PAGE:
The word ‘translate’ comes from the Latin ‘translatio’ where ‘trans’ means across and ‘latus’ means carrying; the word thus means the carrying across of meaning from one language to the other. The various Indian language words for translation do not convey this meaning. Anuvad (speak after), bhashantar (linguistic transference), tarzuma (reproduction), roopantar (change of form), vivartanam (change), mozhimattam (change of script)—what P. Lal, one of India’s well-known translators, has described as ‘transcreation’. This is a process whereby the translation, rather than a docile transference of meaning from one linguistic system to the other, becomes a retelling by the translator in another language. So this implies that our basic concept of translation was different, and we need to explore if this is because classical Indian critical theories conceptualized it differently.
Translation in India: A brief overview
India is a multi-lingual country and has always been so. There are actually two distinct language families in India—the Indo-Aryan and the Dravidian. The most ancient of the Dravidian languages is Tamil, the others being Kannada, Telugu and Malayalam which evolved later than Tamil. The major Indian languages of today derive from either of the two groups, and sometimes two Indian languages might not have many linguistic traits in common. For instance, translation from Hindi to Malayalam means that translation is between two languages that are radically different although they belong to the same region called India. But despite this diversity, we can safely state that Indian languages own a shared sensibility, partly derived from the common heritage of Sanskrit and from ancient theories of literature and language.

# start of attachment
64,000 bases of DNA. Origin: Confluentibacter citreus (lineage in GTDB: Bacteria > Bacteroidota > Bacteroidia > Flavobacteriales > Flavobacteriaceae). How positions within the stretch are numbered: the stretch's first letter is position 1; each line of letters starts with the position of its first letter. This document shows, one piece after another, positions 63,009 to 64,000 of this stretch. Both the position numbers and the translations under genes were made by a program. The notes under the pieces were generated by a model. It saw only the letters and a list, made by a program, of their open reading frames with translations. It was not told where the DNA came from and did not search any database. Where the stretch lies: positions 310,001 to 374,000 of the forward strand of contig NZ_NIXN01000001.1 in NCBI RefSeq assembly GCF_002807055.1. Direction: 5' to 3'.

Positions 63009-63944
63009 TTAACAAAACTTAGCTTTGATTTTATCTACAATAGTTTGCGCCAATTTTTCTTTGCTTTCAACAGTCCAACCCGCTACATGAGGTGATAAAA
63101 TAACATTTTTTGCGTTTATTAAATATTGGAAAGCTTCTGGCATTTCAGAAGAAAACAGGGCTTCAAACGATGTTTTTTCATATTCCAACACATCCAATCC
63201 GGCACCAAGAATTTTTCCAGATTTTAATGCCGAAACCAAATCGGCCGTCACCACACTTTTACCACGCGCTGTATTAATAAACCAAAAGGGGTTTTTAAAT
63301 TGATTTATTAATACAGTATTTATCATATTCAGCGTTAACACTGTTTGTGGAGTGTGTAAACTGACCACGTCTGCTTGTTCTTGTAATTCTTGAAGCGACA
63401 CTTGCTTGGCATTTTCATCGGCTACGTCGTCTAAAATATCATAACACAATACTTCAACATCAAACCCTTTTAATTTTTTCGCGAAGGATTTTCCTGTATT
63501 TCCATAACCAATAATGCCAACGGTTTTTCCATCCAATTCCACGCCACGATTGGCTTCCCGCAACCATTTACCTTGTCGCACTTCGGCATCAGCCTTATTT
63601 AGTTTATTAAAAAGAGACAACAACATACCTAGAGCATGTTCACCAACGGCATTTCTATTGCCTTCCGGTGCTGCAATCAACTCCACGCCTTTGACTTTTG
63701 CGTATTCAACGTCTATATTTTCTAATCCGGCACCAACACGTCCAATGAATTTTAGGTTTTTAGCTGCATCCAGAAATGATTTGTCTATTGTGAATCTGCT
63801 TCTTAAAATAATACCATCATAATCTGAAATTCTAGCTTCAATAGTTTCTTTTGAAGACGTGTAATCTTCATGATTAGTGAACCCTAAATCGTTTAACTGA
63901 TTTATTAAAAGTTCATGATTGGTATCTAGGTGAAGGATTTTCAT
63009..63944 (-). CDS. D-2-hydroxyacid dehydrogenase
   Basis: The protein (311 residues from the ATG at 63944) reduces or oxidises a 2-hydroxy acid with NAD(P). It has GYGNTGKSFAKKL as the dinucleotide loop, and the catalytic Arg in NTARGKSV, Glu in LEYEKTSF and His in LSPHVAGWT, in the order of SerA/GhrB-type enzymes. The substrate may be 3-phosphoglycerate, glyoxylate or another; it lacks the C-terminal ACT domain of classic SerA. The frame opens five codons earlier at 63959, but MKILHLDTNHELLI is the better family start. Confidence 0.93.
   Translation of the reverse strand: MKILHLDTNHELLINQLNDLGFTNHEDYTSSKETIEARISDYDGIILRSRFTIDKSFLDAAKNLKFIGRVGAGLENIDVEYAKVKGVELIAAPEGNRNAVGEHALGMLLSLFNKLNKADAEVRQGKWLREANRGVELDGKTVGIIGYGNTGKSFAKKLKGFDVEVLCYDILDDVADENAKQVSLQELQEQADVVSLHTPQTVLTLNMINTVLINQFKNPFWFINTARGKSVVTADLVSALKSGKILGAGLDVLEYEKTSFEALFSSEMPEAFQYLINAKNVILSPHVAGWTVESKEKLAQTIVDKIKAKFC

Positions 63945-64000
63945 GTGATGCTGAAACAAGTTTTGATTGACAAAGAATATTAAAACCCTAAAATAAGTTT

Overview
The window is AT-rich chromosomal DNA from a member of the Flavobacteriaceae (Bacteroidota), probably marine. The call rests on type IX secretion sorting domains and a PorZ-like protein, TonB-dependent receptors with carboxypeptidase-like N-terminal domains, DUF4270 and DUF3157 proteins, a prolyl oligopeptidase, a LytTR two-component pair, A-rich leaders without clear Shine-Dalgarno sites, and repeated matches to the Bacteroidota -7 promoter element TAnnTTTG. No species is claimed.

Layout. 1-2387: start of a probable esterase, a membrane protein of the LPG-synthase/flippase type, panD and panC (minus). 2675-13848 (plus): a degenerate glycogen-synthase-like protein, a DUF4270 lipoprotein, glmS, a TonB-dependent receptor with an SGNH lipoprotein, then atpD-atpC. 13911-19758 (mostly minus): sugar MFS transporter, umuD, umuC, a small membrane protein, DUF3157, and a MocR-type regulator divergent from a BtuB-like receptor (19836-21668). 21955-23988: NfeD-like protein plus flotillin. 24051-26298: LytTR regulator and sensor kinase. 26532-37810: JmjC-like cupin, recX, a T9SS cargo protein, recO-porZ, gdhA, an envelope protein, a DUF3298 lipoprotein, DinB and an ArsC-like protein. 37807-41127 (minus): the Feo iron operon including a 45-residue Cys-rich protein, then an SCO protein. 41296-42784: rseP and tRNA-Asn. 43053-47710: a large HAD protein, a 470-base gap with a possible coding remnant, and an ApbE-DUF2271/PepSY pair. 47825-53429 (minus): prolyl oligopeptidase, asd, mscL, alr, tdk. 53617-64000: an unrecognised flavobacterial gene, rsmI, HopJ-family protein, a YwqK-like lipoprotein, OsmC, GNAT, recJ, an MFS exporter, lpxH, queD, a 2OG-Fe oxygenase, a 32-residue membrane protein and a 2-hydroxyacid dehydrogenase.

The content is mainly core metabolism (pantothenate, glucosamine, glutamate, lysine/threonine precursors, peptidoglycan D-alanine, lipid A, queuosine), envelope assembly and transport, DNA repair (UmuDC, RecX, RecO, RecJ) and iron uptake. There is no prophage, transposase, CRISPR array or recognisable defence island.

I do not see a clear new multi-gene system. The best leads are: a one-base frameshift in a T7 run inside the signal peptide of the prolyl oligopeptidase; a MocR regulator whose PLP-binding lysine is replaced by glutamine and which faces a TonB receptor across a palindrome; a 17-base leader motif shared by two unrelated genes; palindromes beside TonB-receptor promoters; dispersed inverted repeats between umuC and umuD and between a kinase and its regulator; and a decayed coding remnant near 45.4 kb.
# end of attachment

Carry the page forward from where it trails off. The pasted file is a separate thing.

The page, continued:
Sanskrit was the dominant language in the northern part of India in the ancient times but other languages like Prakrit, Pali and Apabhramsa were used as languages of communication by the common masses. Sanskrit was the language of literature and religious rites. But even in the Sanskrit plays of Kalidasa and other playwrights of the time, the women and lower caste/ class characters speak Prakrit or other dialects like Sauraseni and Magadhi. It was normal and acceptable to change from one dialect into another or one language into another in the course of the same text. Devy points out, 'The extent to which bilingual literary production has been accepted in India as a normal literary behaviour, and the historical length of the existence of such practice are indicative of India’s "translating consciousness"' (136).